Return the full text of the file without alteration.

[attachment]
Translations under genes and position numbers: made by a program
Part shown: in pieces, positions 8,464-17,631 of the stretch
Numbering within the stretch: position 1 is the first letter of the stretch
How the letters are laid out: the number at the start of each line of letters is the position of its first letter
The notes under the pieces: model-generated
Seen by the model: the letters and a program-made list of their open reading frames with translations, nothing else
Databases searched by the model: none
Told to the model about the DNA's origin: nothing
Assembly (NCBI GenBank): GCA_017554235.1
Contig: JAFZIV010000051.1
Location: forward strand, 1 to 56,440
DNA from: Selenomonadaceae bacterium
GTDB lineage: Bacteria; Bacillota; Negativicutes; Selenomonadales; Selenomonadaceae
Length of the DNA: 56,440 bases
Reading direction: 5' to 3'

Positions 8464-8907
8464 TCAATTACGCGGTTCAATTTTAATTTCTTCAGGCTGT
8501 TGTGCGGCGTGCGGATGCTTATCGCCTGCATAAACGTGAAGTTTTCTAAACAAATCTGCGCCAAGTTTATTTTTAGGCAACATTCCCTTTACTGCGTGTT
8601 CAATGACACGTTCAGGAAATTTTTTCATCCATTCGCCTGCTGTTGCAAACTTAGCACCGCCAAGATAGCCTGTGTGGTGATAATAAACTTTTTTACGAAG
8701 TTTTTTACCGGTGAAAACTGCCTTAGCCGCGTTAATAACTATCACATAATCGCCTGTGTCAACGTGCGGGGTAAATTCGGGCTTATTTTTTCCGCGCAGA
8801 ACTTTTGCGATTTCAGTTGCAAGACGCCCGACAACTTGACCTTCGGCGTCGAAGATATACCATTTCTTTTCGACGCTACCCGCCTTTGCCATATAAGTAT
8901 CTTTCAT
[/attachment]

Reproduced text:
Translations under genes and position numbers: made by a program
Part shown: in pieces, positions 8,464-17,631 of the stretch
Numbering within the stretch: position 1 is the first letter of the stretch
How the letters are laid out: the number at the start of each line of letters is the position of its first letter
The notes under the pieces: model-generated
Seen by the model: the letters and a program-made list of their open reading frames with translations, nothing else
Databases searched by the model: none
Told to the model about the DNA's origin: nothing
Assembly (NCBI GenBank): GCA_017554235.1
Contig: JAFZIV010000051.1
Location: forward strand, 1 to 56,440
DNA from: Selenomonadaceae bacterium
GTDB lineage: Bacteria; Bacillota; Negativicutes; Selenomonadales; Selenomonadaceae
Length of the DNA: 56,440 bases
Reading direction: 5' to 3'

Positions 8464-8907
8464 TCAATTACGCGGTTCAATTTTAATTTCTTCAGGCTGT
8501 TGTGCGGCGTGCGGATGCTTATCGCCTGCATAAACGTGAAGTTTTCTAAACAAATCTGCGCCAAGTTTATTTTTAGGCAACATTCCCTTTACTGCGTGTT
8601 CAATGACACGTTCAGGAAATTTTTTCATCCATTCGCCTGCTGTTGCAAACTTAGCACCGCCAAGATAGCCTGTGTGGTGATAATAAACTTTTTTACGAAG
8701 TTTTTTACCGGTGAAAACTGCCTTAGCCGCGTTAATAACTATCACATAATCGCCTGTGTCAACGTGCGGGGTAAATTCGGGCTTATTTTTTCCGCGCAGA
8801 ACTTTTGCGATTTCAGTTGCAAGACGCCCGACAACTTGACCTTCGGCGTCGAAGATATACCATTTCTTTTCGACGCTACCCGCCTTTGCCATATAAGTAT
8901 CTTTCAT